Taskforce on Nature-related Financial Disclosures
Taskforce on Nature-related Financial Disclosures
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Nature-related Disclosures

  • Following TNFD recommendations, we conducted an asset-level mapping to understand our portfolios’ interface with nature. We identified the ecoregions and biomes with which our assets interface, and used international and local databases such as Resolve, WWF-TNC, Aqueduct, Global Biodiversity Information Facility, The UN Environment Programme World Conservation Monitoring Centre ("UNEP-WCMC") and Hong Kong Biodiversity Information Hub ("HKBIH") to assess the current integrity and resilience of these areas and our assets’ proximity to critical habitats. We found that our portfolios interface diversely with nature, as they are spread across five distinct ecoregions and three terrestrial biomes that support multiple land and freshwater ecosystems.
  • Swire Properties predominantly interacts with urban ecosystems. As such, we have developed a set of indicators to prioritise assets with high biodiversity integrity and importance within these ecosystems.
Ecosystem integrity
Biodiversity Intactness Index (BII)
  • Assess the overall state of biodiversity of the site and its surrounding area with respect to a pristine state.
Biodiversity importance
Identified Biodiversity Issues (IBIs)
1.Proximity to protected areas
  • Assess the site’s distance from protected areas and the percentage of protected area within a specified radius around the site.
2.Proximity to critical habitats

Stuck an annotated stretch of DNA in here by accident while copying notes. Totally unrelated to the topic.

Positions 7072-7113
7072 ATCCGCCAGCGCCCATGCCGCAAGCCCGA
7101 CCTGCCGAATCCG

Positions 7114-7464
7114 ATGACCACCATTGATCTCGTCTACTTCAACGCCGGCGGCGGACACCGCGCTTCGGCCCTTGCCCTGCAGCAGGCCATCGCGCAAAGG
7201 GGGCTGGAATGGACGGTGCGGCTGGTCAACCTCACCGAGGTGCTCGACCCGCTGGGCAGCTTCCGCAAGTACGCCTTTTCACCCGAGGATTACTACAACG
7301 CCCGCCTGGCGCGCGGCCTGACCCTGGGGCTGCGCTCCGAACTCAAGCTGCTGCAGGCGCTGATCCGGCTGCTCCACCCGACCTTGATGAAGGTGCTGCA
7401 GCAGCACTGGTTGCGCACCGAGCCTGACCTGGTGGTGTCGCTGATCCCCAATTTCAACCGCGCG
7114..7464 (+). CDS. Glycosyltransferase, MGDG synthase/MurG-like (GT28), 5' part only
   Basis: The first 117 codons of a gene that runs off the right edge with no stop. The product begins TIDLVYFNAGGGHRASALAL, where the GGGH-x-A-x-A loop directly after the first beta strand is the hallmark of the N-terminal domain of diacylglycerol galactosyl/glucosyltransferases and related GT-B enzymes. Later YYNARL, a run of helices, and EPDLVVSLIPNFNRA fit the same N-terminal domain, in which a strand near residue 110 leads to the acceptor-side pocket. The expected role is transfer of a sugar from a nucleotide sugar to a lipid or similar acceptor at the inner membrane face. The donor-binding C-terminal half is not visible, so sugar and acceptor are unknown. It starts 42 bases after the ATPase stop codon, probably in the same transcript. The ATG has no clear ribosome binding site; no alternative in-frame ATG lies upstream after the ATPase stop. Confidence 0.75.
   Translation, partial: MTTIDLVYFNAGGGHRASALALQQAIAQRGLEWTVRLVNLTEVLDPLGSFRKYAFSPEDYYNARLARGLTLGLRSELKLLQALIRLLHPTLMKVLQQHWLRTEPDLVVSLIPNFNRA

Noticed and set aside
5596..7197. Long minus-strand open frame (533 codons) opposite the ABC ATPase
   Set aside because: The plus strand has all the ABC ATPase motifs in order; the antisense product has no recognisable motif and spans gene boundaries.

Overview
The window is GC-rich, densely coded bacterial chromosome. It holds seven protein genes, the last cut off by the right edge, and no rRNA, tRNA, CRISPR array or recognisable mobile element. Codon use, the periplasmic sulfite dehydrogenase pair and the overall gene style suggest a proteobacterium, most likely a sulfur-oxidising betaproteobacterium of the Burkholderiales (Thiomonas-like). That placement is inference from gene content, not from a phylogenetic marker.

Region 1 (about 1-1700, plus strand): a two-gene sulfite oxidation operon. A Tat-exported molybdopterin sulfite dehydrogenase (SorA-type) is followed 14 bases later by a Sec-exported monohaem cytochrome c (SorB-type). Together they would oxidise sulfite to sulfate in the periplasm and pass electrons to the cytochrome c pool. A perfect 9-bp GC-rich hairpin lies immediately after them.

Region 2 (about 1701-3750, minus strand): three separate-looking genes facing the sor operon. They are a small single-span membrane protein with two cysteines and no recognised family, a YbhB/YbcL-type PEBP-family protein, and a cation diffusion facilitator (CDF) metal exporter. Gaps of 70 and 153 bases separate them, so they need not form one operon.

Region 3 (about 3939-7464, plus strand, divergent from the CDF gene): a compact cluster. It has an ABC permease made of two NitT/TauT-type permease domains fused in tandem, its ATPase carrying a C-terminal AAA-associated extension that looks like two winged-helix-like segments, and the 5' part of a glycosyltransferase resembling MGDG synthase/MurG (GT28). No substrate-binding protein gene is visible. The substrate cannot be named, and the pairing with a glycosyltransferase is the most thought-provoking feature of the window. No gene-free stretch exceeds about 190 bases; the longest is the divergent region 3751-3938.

• Assess the site’s distance from critical habitat, whether it is located within and the percentage of critical habitat within a specified radius around the site.
3.Threatened species
  • Examine the number of threatened species within a specified radius around the site and the relative abundance of threatened species at the site compared to hundreds of randomly selected locations in a specified radius around the site.
4.Species richness
  • Consider the number of distinct species observed within a specified radius around the site and benchmarked against hundreds of randomly selected locations in a specified radius around the site.
Water stress
Water Stress Indicator (WS)
  • Ratio of water demand to water supply.
  • Priority sites were identified consisting of our new developments and existing developments in our Hong Kong, Chinese Mainland and U.S.A. portfolios.
  • A list of high impact commodities (e.g. cement, sand, timber, steel, livestock and seafood) for our business activities was identified based on SBTN’s High Impact Commodities List and UNEP-WCMC sectorial materiality tool.